Darned scientists with their science.
I suspect the next thing Joan Packenham, a scientist with National Institute of Environmental Health Services, is going to tell me is there’s no Easter bunny and that it wasn’t Santa Claus – but my Uncle Sweet William – who put my bike pedals on backwards when I was 12 and caused me to run into that tree next to Mr. Noah’s house.
After Packenham stated that women facing health concerns don’t go to the doctor any more frequently than men do, a lot of previously held beliefs have to be questioned. Packenham said one of her goals is to ensure that more women take care of themselves.
“That’s a myth – that women go to the doctor more” than men do, Packenham said. “So many of them are uninsured or underinsured.”
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That’s why she helped start the Women’s Health Awareness Day at N.C. Central University on Saturday from 8:30 a.m. to 5 p.m. in the Mary Townes Science Building.
It’s not that Packenham has anything against us fellas. But, she said, “Women are the caregivers... They’re always taking care of everybody else, so they tend to neglect themselves. If we can get women to take care of themselves, because they are the caregivers, they will make sure that everybody else’s health is well-taken care of – their children, their husband, their parents and extended family.
“That spills over to a healthier community, which spills over to a healthier state, which spills over to a healthier nation,” she said.
But, I asked, what about the Social Security Administration actuarial table – the one which caused my insurance agent to tell me that he could cut my life insurance bill in half if only I were a woman – that shows that women on average live almost six years longer than men do?
“Women may live longer than men,” Packenham acknowledged, “but they suffer from more chronic diseases and disabilities than men do.”
At last year’s inaugural health awareness day, also at NCCU, Packenham said, more than 400 women attended. When I spoke with her Monday, she said 300 had already registered for Saturday’s event and that there’s room for plenty more. You can register for free when you get there.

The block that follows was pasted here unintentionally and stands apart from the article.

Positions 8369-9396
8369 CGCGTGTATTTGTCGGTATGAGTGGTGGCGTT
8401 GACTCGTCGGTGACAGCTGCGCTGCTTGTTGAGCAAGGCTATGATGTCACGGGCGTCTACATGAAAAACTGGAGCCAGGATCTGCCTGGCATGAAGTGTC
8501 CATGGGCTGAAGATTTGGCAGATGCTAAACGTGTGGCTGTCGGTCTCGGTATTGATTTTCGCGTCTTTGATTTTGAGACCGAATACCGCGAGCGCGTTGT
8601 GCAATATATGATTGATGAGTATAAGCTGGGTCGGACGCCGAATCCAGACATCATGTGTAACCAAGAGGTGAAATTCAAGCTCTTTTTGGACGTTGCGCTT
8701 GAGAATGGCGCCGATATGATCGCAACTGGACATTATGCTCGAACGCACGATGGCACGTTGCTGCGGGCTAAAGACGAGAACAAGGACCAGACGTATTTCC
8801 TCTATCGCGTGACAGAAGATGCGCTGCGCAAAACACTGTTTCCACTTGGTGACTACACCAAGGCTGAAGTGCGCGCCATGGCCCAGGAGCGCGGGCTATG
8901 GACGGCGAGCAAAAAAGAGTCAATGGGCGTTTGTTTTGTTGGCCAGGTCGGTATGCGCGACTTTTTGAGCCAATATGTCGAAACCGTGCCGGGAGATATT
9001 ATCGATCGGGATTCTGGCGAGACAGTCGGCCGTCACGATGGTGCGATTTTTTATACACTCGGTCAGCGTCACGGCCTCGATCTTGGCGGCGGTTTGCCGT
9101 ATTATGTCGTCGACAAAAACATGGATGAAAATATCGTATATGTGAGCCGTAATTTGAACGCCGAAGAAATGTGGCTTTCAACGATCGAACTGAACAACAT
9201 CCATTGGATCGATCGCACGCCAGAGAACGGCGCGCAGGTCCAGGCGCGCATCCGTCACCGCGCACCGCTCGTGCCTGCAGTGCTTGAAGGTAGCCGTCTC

The daylong event includes seminars and free screenings for issues such as cardio-vascular health. Women can get tests for blood pressure, BMI, cholesterol, lung cancer, diabetes, thyroid, pulmonary- and kidney-function, HIV, vision and dental health.
Whew. It may have been easier to ask if there is anything for which they won’t be screening.
The only one for which you had to pre-register was the mammography screening.
Packenham said a veterans health van to provide checkups for military veterans will also be on site.
“This was one of my ideas to improve community engagement,” said Packenham, who in 2010 was awarded the National Women of Color Award for career achievement for her work.
The idea may have come too late for one woman who attended last year. Packenham, understandably, didn’t give the woman’s name, but she told me that the woman complained – while undergoing pulmonary testing – of shortness of breath.
“She thought it was bronchitis or something like that,” Packenham said. “The respiratory therapist told her to go see a pulmonologist as soon as possible... She discovered that she had Stage 4 lung cancer. She had never been a smoker.”
Could I speak with the woman? I asked.
No. “She passed away this year,” Packenham said.
She said there will be a session about cancer called “Keeping It Real,” and there’ll be free radon-measuring kits to measure the odorless, tasteless, colorless carcinogenic gas.
Packenham said she hopes the health awareness event and other outreach efforts let “people know who we are and that we are interested in working with them. A lot of the environmental issues that are happening start at the community level... Instead of us just going into the communities and saying, ‘This is what we want to do here,’ we want to first ask ‘What kind of health concerns, what kind of environmental concerns, do you all have?’”
After what Packenham called the “huge disaster” regarding Flint, Mich.’s leaden water supply, it seems that anyone who’s been paying attention will be concerned with their environment and their health.
Want to know more?
Call 919-541-9844 or visit www.niehs.nih.gov.